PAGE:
For their 13th full-length studio effort, titled Classic in the United States and Classico south of the border, norteño titans Intocable collaborated with legendary accordionist Ramón Ayala and covered an album's worth of classic songs by his former band, los Relampagos del Norte. Ayala and vocalist Cornelio Reyna pioneered norteño music during the 1960s as members of los Relampagos del Norte. Since many of the younger fans of Intocable may be unfamiliar with los Relampagos del Norte, it's nice to hear Intocable charitably pay tribute to Ayala and his former band's legacy on Classic. Hopefully, this album introduces los Relampagos del Norte to a new generation of norteño listeners. As for Intocable, Classic finds them defying expectations yet again a few years after surprising fans (and disappointing some of them) with the country-inflected album Crossroads: Cruce de Caminos (2006). At this point in their career, Intocable can afford to take some risks, and while Classic certainly defies expectations, it's not too much of a departure for the Texas-based group. In fact, it finds them somewhat restrained. With Ayala in the producer's chair, Intocable cover these los Relampagos del Norte classics rather straightforwardly. Only on the album-closing rendition of "Estamos en Algo" do they cut loose and get weird. That's not to say that the rest of the album is dull or uninteresting. Plenty of songs here are performed in a lively manner, most notably the lead single "Hay Ojitos" and "Mis Veinte Novias," and fans of old-fashioned norteño should be in heaven, fans of los Relampagos del Norte in particular. Still, those Intocable fans hoping for another album of original material with a progressive bent might find themselves mildly disappointed by Classic (which does include three new songs, it should be noted). These types of tribute albums are often more fun for the performers than their fans, and some will likely feel this way about Classic, which is clearly a dream come true for Intocable, if not all of their fans.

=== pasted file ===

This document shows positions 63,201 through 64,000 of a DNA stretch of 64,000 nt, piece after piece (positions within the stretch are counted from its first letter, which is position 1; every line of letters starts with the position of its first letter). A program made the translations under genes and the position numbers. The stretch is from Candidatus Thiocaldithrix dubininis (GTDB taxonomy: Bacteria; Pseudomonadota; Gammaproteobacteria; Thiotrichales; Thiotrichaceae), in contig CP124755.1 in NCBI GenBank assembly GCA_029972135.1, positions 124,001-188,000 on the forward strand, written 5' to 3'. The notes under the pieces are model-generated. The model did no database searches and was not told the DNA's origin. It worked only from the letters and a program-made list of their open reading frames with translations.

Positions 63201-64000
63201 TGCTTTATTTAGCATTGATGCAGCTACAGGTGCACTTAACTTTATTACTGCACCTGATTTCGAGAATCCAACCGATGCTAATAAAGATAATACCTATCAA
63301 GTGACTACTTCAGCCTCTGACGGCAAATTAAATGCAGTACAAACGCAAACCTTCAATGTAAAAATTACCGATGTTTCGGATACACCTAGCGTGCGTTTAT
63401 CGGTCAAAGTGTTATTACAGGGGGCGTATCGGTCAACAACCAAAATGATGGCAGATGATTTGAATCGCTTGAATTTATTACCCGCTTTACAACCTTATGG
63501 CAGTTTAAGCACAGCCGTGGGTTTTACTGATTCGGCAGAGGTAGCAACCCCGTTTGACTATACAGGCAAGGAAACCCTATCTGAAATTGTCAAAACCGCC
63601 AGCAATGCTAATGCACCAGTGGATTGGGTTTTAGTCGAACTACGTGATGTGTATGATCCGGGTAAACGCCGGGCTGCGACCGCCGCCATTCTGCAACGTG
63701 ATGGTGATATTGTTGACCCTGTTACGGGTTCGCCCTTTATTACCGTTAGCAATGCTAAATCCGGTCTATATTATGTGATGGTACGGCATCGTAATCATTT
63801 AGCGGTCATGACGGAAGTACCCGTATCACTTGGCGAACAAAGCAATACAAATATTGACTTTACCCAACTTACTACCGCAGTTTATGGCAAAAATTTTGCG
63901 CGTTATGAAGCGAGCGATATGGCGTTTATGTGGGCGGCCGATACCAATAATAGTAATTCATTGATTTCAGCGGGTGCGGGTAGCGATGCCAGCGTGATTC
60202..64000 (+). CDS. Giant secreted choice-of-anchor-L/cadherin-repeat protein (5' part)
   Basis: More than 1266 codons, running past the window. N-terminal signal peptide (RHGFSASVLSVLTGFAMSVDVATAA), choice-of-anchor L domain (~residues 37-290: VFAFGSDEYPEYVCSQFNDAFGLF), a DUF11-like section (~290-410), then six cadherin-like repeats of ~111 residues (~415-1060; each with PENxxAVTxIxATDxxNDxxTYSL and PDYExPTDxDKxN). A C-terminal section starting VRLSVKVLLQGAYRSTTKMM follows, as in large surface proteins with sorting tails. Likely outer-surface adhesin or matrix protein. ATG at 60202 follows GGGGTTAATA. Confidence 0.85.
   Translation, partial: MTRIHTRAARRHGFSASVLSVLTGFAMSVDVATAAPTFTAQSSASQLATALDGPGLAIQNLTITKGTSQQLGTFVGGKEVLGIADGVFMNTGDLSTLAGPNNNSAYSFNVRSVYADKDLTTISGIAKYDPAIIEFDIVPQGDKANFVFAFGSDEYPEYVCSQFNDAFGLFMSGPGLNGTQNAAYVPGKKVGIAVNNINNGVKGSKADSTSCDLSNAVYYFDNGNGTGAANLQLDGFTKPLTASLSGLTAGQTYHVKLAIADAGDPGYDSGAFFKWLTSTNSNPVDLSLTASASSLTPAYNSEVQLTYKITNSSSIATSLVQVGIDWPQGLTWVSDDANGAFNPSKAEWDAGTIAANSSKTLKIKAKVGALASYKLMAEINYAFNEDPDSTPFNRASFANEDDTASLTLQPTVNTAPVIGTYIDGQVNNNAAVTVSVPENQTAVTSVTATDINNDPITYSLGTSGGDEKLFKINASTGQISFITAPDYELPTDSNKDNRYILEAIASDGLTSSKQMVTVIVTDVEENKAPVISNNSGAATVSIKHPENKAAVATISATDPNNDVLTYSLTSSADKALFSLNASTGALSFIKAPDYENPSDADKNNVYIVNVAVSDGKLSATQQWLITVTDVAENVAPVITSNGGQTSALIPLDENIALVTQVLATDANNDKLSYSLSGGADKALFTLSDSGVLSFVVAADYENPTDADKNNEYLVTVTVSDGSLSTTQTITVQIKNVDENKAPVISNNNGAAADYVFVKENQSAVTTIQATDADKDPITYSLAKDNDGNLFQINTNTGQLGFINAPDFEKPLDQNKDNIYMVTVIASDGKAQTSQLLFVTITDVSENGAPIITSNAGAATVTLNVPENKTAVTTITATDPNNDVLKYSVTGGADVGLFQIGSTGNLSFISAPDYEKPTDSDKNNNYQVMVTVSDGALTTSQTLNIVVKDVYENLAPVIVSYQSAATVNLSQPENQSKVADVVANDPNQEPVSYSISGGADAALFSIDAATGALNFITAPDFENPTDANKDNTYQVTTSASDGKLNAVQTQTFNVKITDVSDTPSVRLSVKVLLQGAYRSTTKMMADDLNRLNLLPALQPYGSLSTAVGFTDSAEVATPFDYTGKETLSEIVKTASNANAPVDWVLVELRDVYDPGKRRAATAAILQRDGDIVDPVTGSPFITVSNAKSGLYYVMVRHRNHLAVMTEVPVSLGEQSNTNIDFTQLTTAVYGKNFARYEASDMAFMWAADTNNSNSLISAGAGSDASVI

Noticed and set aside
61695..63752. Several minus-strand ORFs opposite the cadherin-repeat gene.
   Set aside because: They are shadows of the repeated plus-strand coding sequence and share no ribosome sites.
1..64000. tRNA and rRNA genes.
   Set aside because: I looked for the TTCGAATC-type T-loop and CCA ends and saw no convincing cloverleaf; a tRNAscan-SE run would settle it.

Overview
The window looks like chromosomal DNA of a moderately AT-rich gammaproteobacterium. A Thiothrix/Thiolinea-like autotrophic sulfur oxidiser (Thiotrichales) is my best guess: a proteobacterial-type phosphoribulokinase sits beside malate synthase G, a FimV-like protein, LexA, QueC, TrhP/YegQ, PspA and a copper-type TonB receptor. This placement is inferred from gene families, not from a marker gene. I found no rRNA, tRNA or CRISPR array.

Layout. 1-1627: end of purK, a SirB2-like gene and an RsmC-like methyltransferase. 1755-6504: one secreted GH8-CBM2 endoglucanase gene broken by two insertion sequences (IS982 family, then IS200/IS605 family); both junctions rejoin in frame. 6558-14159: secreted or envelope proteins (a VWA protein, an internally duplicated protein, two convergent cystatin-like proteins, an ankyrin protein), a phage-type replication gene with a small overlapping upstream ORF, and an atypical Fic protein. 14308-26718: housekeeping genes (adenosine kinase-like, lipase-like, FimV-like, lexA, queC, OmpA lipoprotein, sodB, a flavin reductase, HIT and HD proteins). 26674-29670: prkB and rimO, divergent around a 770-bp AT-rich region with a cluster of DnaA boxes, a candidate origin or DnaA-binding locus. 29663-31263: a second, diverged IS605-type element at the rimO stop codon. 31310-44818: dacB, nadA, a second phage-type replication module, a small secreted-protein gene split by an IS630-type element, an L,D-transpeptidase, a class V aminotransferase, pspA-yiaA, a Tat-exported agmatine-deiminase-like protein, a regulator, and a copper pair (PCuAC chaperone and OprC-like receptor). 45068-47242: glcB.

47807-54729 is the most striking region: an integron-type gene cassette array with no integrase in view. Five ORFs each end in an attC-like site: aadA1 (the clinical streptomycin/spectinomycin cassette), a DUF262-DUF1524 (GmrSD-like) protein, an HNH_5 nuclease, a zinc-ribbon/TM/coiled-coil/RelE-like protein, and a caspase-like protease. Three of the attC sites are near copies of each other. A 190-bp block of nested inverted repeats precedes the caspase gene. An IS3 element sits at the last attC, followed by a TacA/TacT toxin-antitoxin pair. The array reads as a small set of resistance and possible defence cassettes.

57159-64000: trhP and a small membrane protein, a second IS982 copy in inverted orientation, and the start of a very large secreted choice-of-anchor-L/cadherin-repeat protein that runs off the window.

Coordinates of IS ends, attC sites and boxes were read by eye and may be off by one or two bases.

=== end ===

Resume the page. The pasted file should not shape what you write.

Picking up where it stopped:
AllMusic Review by Jason Birchmeier